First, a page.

By Harrell Kerkhoff, Maintenance Sales News Editor
The global COVID-19 pandemic has brought a host of problems, issues and needed adjustments to the home and workplace. One problem has been a reported increase in ID theft, computer hacking and overall online thievery, according to Robert Siciliano, head of security awareness training at protectnowllc.com, and an experienced cyber security awareness expert.
“The ‘attack surface’ has dramatically expanded (during the COVID-19 pandemic),” Siciliano said. “Consider earlier in the year, most employees worked from a laptop or desktop in an office and in a controlled IT security environment. Today, many of those same employees — millions of them — are now working from a makeshift desk on their kitchen table, with little to no security, compared to what their corporate environment had provided.”
ID theft, hacking and overall security breaches were already major problems prior to 2020. They have simply intensified over time, and with no end in sight.
“Criminals are much more organized today. Hacking, identity theft and overall online fraud are now officially considered a ‘business,’ rather than a ‘boiler room’ operation. Many of those criminals have employees who report to work every day,” Siciliano said. “Some say by 2021, criminal hacking will be the third largest economy.”
There are ways, however, for companies and individuals to add “layers of protection” against ever-increasing sophisticated criminal activity.
“Security is all about adding layers of protection. The more layers you have, the more secure you are going to be,” Siciliano said. “In the simplest of terms, many computer users have a ‘free anti-virus’ program in place. That same program occasionally tries to upsell a ‘paid’ version that can include anti-spyware and anti-phishing programs, along with a firewall, a password manager and other ‘bells and whistles’ that are all collectively ‘layers’ of security.
“Then there is the act of updating an operating system, software and hardware to consider when looking to maintain robust security options. If a user is functioning at, say an old Windows 7 environment on an outdated laptop, he/she has next to zero layers of security.”
THE PASSWORD DILEMMA
One common problem in today’s high-tech world is that everything seems to require a password to gain entry. However, remembering passwords is difficult for many, and changing passwords on a regular basis is often simply not done. Many people use the same passwords for different accounts, and there are cases of people using very easy passwords to remember, such as “123456,” “ABCDEF” or, simply, “password.”
Gaining access to important and personal data is made easier thanks to the many deficiencies associated with passwords.
“If you are using the same password across multiple accounts, thieves have a better chance of gaining access to those accounts. They key is to not use the same password,” Siciliano said. “Many people use first names as passwords, usually the names of spouses, kids, other relatives or pets. All of that can be deduced with a little research conducted by a good hacker.
“Passwords can include uppercase and lowercase numbers and letters — anywhere from 8 to 14 characters in length. It’s important to never use the same password twice. That means every single account should have a different password.”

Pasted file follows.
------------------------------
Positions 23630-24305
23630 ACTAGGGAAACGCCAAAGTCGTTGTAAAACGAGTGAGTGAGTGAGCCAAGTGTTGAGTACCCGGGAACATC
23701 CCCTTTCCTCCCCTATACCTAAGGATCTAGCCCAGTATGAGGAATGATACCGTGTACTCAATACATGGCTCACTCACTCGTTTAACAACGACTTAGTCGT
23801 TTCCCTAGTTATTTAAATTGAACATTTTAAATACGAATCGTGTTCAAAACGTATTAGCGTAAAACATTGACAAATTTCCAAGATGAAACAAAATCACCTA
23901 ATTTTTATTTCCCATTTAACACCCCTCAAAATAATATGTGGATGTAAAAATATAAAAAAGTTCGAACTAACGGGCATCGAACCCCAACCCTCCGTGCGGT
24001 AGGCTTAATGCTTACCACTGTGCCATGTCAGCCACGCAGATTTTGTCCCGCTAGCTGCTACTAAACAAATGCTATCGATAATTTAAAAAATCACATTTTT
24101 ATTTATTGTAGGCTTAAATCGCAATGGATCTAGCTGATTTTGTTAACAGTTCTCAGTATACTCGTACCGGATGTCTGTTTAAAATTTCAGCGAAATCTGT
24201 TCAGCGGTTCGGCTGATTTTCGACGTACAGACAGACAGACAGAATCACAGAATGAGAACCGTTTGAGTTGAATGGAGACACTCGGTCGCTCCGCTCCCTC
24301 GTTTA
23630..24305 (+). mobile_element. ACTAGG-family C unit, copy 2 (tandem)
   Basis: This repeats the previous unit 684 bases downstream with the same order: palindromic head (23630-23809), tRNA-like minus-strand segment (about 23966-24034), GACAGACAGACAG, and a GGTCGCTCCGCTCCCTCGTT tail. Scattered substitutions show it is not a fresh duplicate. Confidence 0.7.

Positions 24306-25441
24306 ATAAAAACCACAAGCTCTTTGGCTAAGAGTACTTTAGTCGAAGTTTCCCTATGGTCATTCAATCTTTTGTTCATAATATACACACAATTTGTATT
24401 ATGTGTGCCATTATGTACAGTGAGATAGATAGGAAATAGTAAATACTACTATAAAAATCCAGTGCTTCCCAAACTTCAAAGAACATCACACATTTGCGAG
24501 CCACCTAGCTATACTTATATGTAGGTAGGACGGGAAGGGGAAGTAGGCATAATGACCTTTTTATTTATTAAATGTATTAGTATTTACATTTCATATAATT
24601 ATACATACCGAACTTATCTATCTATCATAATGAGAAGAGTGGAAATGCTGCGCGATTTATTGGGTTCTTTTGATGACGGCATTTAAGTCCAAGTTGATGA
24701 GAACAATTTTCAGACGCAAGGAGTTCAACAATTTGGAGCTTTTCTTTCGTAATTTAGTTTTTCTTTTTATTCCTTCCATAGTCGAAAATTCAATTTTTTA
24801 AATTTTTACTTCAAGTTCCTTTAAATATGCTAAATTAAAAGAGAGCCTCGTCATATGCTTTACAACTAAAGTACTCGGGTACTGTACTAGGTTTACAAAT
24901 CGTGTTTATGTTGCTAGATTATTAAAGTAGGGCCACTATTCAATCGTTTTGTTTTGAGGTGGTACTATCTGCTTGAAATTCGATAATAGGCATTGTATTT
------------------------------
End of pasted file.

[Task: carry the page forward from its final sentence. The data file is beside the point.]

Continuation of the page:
In order for that process to be followed, he added users can deploy a “password manager” program.
“Unless a person is a ‘savant’ and can remember dozens to hundreds of passcodes, he/she should look into using a password manager,” Siciliano said. “(Such an application) will not only assist in creating hard-to-crack passwords for all accounts, but will also properly store, remember and enter them.”
He added that not using any password is the worst thing a person can do when operating an electionic device.
“Some people don’t use a password for their desktop or laptop. If those devices are stolen, what kind of access would a thief get?” he said. “I also hope everyone’s mobile phones are password-protected. If not, the person who finds or steals that device will have access to all the information not only found on that phone, but the information that the same device connects to, such as social media and bank accounts.”
Siciliano also discussed the importance of identity theft protection firms available to consumers and companies. Such firms watch applications of credit in real time.
“If you are a client of one of those firms, and the firm’s representative sees an application of credit (in the client’s name), he/she is going to contact you to make sure you, or somebody with your company, has actually applied for the credit. If there is a problem, the firm will shut (the credit application or credit card) down,” Siciliano said.
Identity theft protection firms also watch to see if a client’s personal information appears on the “dark web.”
“They will let the client know if his/her information is up for sale or has been stolen. Their restoration agents will also work on your behalf to make the problem go away. That includes working with the IRS and law enforcement officials,” he said. “I believe in getting such theft protection. It’s basically an insurance policy that I don’t think we can live without today.
“It’s like anything else in life, you need to be educated and understand your options.”
WHAT IS SOCIAL ENGINEERING?
In the “good old days,” if someone wanted to take something of value from another individual, he/she usually had to either physically commit a burglary or confront the victim face-to-face, probably with gun or knife in hand. Today’s thieves don’t even have to get dressed for “work,” and their tricks of the trade often involve keyboards, computers and other electronic devices. Such thieves use various forms of “social engineering” to earn a living, at the expense of their unsuspecting victims.
Siciliano defined social engineering as “a collection of modern techniques used to manipulate people into performing actions or divulging confidential information.” While similar to a confidence trick or simple fraud, the term typically applies to trickery for information gathering or computer system access and, in most cases, the attacker never comes face-to-face with the victim.